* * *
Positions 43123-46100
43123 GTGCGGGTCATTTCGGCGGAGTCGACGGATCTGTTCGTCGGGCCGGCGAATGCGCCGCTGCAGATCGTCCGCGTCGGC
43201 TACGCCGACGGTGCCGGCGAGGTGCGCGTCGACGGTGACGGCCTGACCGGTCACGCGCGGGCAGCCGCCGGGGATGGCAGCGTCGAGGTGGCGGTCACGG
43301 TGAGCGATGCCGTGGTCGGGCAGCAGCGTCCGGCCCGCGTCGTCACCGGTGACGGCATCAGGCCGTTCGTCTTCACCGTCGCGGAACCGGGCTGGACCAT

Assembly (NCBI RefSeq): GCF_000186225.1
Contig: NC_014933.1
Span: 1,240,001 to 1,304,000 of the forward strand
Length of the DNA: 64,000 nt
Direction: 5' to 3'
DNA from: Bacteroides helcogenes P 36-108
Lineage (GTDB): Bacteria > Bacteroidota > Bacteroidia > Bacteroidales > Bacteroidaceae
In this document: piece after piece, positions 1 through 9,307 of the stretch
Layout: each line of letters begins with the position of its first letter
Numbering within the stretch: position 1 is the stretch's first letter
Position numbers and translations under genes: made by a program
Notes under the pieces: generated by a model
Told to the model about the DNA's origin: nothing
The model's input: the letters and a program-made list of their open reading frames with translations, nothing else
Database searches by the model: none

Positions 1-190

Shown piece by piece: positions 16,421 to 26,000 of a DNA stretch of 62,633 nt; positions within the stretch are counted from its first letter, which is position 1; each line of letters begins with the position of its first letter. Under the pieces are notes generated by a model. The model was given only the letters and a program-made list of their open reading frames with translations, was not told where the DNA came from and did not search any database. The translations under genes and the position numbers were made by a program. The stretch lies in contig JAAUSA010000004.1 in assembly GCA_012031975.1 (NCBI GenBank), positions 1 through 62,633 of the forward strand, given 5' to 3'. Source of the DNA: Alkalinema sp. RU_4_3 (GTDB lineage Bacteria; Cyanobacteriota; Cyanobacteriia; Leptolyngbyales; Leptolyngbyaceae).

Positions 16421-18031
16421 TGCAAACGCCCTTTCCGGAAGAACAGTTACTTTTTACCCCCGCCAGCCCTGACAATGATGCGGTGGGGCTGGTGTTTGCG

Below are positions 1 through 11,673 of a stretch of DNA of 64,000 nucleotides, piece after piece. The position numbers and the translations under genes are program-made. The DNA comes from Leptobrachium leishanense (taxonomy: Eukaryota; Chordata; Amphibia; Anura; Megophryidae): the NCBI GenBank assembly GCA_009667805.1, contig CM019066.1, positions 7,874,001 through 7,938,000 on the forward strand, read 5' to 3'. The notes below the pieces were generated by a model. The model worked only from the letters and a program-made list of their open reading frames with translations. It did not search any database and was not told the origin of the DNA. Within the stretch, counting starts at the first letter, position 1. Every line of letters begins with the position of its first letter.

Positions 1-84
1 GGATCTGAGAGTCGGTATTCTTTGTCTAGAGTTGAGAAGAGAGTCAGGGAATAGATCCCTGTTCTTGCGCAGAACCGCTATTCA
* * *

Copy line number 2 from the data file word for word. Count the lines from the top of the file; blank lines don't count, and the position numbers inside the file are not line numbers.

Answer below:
43123 GTGCGGGTCATTTCGGCGGAGTCGACGGATCTGTTCGTCGGGCCGGCGAATGCGCCGCTGCAGATCGTCCGCGTCGGC